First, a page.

A TV news investigation by CBS4 in Denver, Colorado has revealed that some DUI criminal cases as well as some potential drivers license suspension hearings have been dismissed because police have refused to provide suspects with a breath test. Some officers are reluctant to administer breath tests because of their concern for their own safety.
Unlike some other states (such as Tennessee), Colorado law allows a DUI suspect to be given the choice of a breath test or blood test upon arrest unless the test cannot be given due to “extraordinary circumstances.” Colorado DUI defense lawyers maintain that the law requires that a breath test be provided because the Colorado Department of Public Health and Environment have deemed the administration of a breath test to be safe. Nonetheless, some police departments believe that COVID-19 constitutes an “extraordinary circumstance” and have stopped administering breath tests.
Therefore, it is more difficult for the prosecution to prove impairment, and certainly the level of alcohol intoxication, without a chemical test. This may leave the judge without any choice except to dismiss the case.
Many states allow the arresting officer to decide whether to administer a blood test, breath test, or occasionally, a urine test. Accordingly, this issue has not arisen in those states. Tennessee DUI law falls into this category. In states providing the option to the officer instead of the suspect, if the driver were to refuse a blood test, a search warrant could be obtained and a blood sample may be forcibly extracted, if necessary.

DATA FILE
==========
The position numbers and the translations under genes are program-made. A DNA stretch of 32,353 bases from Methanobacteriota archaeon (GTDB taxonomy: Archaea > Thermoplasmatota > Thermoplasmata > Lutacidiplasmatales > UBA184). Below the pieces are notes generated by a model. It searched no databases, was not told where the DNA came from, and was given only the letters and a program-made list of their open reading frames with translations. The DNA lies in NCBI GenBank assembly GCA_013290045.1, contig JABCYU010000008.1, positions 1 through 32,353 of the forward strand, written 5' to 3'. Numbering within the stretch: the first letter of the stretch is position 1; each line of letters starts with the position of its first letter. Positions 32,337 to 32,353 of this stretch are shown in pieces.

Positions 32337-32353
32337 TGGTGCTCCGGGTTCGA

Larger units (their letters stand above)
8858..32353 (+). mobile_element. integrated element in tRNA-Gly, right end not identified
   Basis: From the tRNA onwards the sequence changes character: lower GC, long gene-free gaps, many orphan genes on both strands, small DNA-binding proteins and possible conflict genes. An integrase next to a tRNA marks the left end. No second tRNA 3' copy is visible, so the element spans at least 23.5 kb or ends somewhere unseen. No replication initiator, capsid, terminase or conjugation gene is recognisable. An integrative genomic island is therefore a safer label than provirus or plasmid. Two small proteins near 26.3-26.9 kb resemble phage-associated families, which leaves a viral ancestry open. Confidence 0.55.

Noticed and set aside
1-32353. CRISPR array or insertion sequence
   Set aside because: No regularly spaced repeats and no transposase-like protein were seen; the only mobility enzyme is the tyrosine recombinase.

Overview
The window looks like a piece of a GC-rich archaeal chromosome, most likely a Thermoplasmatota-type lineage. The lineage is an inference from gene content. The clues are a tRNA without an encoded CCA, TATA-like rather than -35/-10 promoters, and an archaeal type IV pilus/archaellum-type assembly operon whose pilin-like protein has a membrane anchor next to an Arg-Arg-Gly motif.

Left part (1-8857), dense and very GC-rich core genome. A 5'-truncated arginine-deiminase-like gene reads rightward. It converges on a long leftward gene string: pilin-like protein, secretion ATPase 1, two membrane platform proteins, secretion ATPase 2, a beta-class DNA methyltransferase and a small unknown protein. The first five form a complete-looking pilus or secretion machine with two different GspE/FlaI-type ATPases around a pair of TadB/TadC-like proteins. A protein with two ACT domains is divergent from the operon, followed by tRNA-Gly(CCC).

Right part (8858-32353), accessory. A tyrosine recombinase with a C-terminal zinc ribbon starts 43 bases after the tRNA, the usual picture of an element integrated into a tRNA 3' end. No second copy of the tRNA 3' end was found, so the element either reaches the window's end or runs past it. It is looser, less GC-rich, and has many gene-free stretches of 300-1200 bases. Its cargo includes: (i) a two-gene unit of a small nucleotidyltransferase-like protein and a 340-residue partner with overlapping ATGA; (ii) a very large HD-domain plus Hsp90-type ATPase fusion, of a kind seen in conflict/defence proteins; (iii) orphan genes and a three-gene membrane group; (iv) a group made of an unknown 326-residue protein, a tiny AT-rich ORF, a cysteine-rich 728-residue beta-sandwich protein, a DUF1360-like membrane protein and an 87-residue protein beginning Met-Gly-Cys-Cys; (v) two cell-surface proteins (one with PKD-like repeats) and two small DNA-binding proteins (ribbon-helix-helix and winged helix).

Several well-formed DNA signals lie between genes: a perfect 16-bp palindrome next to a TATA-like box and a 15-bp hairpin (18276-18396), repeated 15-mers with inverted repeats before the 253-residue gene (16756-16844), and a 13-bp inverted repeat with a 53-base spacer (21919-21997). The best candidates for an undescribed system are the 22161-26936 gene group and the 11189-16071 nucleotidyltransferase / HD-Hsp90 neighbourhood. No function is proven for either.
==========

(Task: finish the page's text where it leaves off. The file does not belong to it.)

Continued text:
About the Author: Steven Oberman has been licensed in Tennessee since 1980, and successfully defended over 2,500 DUI defendants. Among the many honors bestowed upon him, Steve has served as Dean of the National College for DUI Defense, Inc. (NCDD) and currently serves as chair of the National Association of Criminal Defense Lawyers DUI Committee. Steve was the first lawyer in Tennessee to be Board Certified as a DUI Defense Specialist by the NCDD.
He is the author of DUI: The Crime & Consequences in Tennessee, updated annually since 1991 (Thomson-West), and co-author with Lawrence Taylor of the national treatise, Drunk Driving Defense, 8th edition (Wolters Kluwer/Aspen). Steve has served as an adjunct professor at the University of Tennessee Law School since 1993 and has received a number of prestigious awards for his faculty contributions. He is a popular international speaker, having spoken at legal seminars in 30 states, the District of Columbia and six foreign countries. After being named a Fulbright Scholar, Steve was honored to teach as an Adjunct Professor at the University of Latvia Law School in the capital city of Riga, Latvia during the Spring Semester of 2019. If you would like to contact the author, please visit his website at www.tndui.com.